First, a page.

Square, The (2013)Reviewed By Jay Seaver
Posted 01/23/14 12:15:51
"The Square" doesn't necessarily look like much as it starts; just some people who happened to have a camera in the right place at the right time. Make no mistake, that is an incredibly useful thing for a documentary to have, and often produces the most memorable moment in that sort of movie, but is a foundation? Not usually. Most, though, don't (or can't) keep having the camera in the right place, either to continue capturing history or the personal narratives of the people involved, not to mention filmmakers who can assemble all of this into something that's more than just a series of events strung together.Director Jehane Noujaim introduces us to six activists who were at the original January 2011 demonstrations in Cairo's Tahrir Square right off the bat, though she does not spread attention evenly among them. Pierre Seyoufr and Aida Elkashef, for instance, will have recurring but minor roles in the film; musician Ramy Essam is somewhat more prominent, and not just because his protest songs liven the presentation up. The main focus falls upon three other men: Ahmed Hassan is a young man who has lived his entire life under Hosni Mubarak's corrupt regime and desires a true democracy; Magdy Ashour is a father of five and a member of the Muslim Brotherhood; and Khalid Abdalla is a British actor (best known for The Kite Runner) whose parents are Egyptian expatriates. And while their peaceful protests soon lead to Mubarak's resignation, the next step proves to be far more complicated and less friendly.
Noujaim's specialty is placing viewers right in the middle of a situation, and while there are some clips from new programs used to fill in a little more background, the majority is captured right in the thick of things, either in the midst of the action or in the subjects' homes. Sometimes Ahmed is the one holding the camera, sometimes Noujaim or one of a half-dozen other cinematographers and camera operators - some of whom are, themselves, part of the revolution, and likely recording not just to make a movie but in case video is needed as evidence. And while the claim is often made that good journalism means a strict separation between reporter and subject, the overlap here allows Nojaim to capture what is going on among the revolutionaries without filter. There is so little barrier that even when Ahmed or Khalid looks into the camera and speaks directly to the viewer, it does not feel like the interview footage with various army representatives, nor does it seem like breaking the fourth wall, making us included in the conversation rather than just privy to it.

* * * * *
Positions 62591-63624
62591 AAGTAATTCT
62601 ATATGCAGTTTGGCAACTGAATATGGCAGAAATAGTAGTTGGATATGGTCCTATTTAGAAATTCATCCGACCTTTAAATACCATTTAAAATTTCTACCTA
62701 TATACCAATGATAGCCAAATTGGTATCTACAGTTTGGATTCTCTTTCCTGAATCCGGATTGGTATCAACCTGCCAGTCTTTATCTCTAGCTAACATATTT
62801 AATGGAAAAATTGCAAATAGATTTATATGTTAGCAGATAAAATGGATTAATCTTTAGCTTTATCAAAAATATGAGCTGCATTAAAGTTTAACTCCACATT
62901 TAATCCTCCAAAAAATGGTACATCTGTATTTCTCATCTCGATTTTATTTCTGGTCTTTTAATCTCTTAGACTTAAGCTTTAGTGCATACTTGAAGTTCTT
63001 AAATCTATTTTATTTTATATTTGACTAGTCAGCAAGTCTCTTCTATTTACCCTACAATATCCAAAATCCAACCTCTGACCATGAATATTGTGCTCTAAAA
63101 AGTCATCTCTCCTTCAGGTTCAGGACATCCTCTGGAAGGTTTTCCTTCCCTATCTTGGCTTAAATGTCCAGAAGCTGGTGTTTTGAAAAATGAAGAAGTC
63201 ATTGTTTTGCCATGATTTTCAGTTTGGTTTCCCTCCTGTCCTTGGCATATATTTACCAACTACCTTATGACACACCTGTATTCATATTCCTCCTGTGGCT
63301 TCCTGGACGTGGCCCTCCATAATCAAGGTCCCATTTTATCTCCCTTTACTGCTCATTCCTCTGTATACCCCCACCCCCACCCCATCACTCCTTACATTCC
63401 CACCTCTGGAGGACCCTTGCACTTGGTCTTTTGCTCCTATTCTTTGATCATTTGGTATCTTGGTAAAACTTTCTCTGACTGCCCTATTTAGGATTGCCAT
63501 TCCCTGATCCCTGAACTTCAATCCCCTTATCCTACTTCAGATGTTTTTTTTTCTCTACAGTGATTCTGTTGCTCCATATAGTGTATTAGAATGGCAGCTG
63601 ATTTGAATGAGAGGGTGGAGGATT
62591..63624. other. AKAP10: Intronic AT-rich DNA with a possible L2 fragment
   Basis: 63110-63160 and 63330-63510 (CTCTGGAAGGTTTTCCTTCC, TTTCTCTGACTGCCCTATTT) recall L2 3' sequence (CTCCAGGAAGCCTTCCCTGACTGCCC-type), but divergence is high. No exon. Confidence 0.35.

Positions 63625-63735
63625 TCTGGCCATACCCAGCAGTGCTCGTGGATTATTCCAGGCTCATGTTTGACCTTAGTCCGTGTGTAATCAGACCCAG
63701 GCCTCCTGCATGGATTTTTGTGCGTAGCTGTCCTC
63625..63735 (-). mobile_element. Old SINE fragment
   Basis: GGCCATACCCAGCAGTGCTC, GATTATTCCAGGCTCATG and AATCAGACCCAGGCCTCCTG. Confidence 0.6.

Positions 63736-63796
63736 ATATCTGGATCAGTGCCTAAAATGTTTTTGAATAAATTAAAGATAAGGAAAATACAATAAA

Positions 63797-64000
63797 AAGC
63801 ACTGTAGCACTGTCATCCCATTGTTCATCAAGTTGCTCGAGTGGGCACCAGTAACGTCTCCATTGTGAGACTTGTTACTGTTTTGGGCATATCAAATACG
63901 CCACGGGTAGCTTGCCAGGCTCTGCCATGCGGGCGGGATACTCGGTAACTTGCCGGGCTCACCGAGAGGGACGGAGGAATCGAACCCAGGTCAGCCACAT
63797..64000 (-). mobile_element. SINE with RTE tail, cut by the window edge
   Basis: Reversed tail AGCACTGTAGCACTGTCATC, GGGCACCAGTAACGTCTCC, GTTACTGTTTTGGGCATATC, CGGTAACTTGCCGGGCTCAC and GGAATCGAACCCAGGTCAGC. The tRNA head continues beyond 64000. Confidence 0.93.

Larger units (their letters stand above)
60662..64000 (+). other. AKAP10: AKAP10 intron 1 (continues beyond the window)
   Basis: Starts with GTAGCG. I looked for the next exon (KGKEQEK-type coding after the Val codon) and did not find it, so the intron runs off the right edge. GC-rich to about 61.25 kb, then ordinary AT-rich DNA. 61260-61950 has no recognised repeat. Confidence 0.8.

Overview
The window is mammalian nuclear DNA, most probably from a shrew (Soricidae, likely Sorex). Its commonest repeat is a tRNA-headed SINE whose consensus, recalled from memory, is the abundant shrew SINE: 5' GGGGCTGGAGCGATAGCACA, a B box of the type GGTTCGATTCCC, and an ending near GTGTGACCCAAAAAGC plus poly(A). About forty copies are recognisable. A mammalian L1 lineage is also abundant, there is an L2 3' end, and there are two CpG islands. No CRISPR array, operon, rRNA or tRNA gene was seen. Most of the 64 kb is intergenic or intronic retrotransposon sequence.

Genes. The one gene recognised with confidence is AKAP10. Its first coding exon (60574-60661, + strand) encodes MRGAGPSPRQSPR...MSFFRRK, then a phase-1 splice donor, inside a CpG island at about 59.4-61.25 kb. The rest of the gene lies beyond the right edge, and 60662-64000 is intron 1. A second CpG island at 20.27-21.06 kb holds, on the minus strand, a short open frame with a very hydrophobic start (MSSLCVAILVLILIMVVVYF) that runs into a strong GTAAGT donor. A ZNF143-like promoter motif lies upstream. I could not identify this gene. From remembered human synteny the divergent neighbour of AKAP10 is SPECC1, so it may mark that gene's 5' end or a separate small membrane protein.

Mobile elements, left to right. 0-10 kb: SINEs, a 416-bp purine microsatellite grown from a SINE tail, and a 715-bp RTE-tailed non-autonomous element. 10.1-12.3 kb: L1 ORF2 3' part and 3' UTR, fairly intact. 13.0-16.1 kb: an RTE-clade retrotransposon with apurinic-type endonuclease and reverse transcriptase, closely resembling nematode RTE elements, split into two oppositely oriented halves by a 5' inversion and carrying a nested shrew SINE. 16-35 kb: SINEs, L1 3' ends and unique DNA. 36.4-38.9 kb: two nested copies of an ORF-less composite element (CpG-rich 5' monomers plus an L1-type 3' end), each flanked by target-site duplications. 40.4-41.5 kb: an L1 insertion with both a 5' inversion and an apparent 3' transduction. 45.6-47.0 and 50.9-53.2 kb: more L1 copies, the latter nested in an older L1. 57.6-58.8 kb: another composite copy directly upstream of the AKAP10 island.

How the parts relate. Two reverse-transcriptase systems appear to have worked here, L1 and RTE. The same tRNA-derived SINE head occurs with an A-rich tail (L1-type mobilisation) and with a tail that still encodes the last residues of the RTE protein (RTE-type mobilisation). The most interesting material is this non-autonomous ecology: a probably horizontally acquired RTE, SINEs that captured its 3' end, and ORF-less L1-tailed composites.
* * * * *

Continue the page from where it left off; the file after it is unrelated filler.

It's because of that inclusion that the situations faced by the three main subjects become engrossing. Over the two years that The Square covers, we don't necessarily see them change that much - they are able to be the film's protagonists because they are committed men - but the way that they carry themselves changes, with Ahmed maturing from the young man who rebels without thinking and Khalid admirably maintaining his commitment when others flag but also, perhaps, demonstrating the weakness of a revolutionary stance because of his disdain for politics. The well-organized Muslim Brotherhood does not share that distaste, and that's what often makes Magdy the most fascinating figure in the movie: He struggles with trying to balance his loyalty to the party's ideology with the closeness he feels to the the other, more secular, revolutionaries. In many ways, the most memorable scene in the film is the one where he observes his son Assem's less nuanced loyalty and doesn't seem to know what he should do about it.
Granted, that's not the scene everybody will remember; there are certainly bigger moments that make for more conventional shockers. The confrontations between the revolutionaries and the army become battles because battling is what armies do, even if the opponents we see are generally peaceful, and Noujaim makes sure to include that, but thankfully she neither lingers on those moments or exploits them. Indeed, she and her brace of editors, while not shrinking away from the portions of the story that involve violence and conflict, she and her brace of editors make sure that the moments that seem biggest are when the people of Egypt show non-violent solidarity; she's able to lead with an impressive aerial shot of protesters filling Tahrir Square because there's a bigger one for the end.And while the film ends with the future of Egypt as a nation still in the air (as of January 2014, a new constitution has only recently been ratified), it offers hope by noting that the idea of protest and dissent has taken a firm hold there, and that's arguably the most important result that could have come about. Many in the audience will perhaps not spare many thoughts to modern Egypt beyond this film, but in making sure that they get a good look at the people who make up that nation and the ideas that transcend it, Jehane Noujaim has certainly given reason for something to stick in their minds.
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